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John Mayer was flying ‘under the radar’ before his first Grammy win

He said the first thing he’d do if he won was check his voicemails.

In 2003, John Mayer said he couldn't wait

In 2003, John Mayer said he couldn't wait to take a cab home from the Grammys. Photo Credit: Getty Images / Scott Gries

Editor’s note: This article originally ran in Newsday on Feb. 23, 2003, when the Grammys last hit Madison Square Garden after a four-year absence. The ceremony returns to the city 15 years later on Sunday with James Corden as host.

At the Grammy nomination ceremony last month, John Mayer wasn’t exactly dressed to impress. He showed up in Madison Square Garden wearing a faded, ratty T-shirt and rumpled pants, and his curly hair looked like it only recently left the pillow.

This is part of the Mayer appeal: sexy, earthy, youthful. It’s working: His first major-label release, “Room for Squares,” has sold more than a million copies since its release in June 2001. The album has also produced a bona fide radio hit, “Your Body Is a Wonderland,” a coyly risqué ballad that appeals equally to adult contemporary listeners and the “Dawson’s Creek” crowd. Topping off the year for Mayer: two Grammy nominations, for best male pop vocal performance and best new artist. Mayer spoke with Newsday’s Rafer Guzman at the Grammy nomination ceremony in January.

How do you feel about the nominations?

I like the idea that I was making music under the radar. You don’t have to be above the line of sight to make music. And I like the idea that I’ve had time to figure out, number one, what kind of artist I want to be. And time to figure out how I want to handle my career and my life before the spotlight was turned on me. I feel like today might be the day that it’s turned the brightest on me. I’m glad that I’ve had the time I’ve had to think about what I want to be, so when a day like this comes along, I know how to handle it.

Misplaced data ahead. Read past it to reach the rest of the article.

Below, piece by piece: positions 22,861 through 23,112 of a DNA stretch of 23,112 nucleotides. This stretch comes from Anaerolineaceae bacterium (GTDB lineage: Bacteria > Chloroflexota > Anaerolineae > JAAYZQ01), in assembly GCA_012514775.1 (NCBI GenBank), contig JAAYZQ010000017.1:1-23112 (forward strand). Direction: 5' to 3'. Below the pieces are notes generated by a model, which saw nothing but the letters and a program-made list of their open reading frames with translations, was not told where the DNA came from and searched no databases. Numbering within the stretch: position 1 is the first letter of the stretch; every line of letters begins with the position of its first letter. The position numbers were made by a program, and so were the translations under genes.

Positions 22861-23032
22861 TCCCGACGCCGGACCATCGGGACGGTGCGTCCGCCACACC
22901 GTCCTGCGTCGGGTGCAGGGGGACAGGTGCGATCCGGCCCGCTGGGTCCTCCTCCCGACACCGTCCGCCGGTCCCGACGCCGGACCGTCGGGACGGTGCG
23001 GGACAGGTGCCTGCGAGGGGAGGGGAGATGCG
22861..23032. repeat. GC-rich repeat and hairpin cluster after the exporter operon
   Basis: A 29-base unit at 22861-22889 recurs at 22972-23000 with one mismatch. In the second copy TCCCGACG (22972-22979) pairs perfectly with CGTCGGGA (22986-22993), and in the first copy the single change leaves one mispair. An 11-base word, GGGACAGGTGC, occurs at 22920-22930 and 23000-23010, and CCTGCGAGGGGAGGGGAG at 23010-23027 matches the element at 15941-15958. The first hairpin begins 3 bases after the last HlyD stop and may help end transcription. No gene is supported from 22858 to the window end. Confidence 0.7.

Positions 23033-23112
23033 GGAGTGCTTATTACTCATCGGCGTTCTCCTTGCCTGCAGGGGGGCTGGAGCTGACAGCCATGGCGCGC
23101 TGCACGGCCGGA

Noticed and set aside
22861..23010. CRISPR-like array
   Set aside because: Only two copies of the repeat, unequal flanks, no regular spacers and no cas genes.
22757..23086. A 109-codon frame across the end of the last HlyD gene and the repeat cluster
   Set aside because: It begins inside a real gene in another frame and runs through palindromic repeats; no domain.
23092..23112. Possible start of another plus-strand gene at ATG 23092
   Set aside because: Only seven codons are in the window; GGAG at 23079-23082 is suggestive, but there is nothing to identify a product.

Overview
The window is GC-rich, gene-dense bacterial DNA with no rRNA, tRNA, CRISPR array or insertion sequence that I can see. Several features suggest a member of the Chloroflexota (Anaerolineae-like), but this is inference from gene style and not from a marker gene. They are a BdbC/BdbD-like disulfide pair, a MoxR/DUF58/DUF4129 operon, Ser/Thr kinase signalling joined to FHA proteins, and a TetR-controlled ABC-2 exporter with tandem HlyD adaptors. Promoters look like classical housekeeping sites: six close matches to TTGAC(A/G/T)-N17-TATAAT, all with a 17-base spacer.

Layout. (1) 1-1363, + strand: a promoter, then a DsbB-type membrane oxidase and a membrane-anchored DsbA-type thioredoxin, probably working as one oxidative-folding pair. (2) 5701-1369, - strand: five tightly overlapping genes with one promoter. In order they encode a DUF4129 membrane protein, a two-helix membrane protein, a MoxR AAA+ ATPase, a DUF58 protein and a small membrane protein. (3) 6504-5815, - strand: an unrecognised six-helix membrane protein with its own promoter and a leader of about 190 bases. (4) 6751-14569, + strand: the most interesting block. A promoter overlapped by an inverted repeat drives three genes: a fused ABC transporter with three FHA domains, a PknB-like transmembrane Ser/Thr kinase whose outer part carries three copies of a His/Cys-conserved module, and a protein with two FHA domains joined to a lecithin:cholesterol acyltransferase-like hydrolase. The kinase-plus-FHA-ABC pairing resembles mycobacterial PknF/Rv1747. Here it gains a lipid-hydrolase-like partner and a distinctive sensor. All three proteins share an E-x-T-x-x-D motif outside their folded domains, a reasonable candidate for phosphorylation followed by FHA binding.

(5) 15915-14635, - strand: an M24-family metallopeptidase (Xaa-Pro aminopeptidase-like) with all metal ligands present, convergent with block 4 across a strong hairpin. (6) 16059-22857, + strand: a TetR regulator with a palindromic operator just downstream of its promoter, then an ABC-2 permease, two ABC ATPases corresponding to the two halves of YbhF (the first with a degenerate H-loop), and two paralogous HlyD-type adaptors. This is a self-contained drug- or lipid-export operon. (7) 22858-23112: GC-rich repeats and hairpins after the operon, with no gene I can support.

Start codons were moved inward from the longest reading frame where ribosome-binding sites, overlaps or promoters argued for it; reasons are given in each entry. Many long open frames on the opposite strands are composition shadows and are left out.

What does the Grammy mean to you in terms of artistry?

It’s kind of like the archetype for all awards. It’s almost kind of dropped out of the sky — you don’t imagine it being a board. It’s like it has a life of its own. Anybody who says they don’t want a Grammy isn’t telling the truth.

What’s going to the best thing about the Grammys being in New York [where Mayer recently moved to from Atlanta]?

That I can take a cab home. I live in New York City now, and I can take my scarf off and maybe put Grammys on the mantel — maybe not — but at least still have the ringing in my ears while I’m in my own bed.

Who else are you rooting for?

Norah Jones. When I heard Norah’s record — honestly, the language I spoke in my own head was, “I’m not alone.” There’s someone out there that I can have a community with. She came out on the road,[on tour with Mayer] and every time I see her and we’re in the same city, it’s nice to share a musical mentality with somebody.

Who will you call first if you win?

I’ll probably check voicemail: “You have 44 new messages.” But before I get to hear them, I’m going to hear all the saved ones that come back every 15 days.

With the music industry hurting these days, why does music still matter?

My mom used to tell me, “The economy’s going to crash and people aren’t going to buy CDs.” Like, people will buy CDs before they buy food. It’s a necessity that runs pretty deep. People always want music as a mirror for who they might be, who they were, who they are but don’t know. And people need that. I need it. And I need to do it for me.


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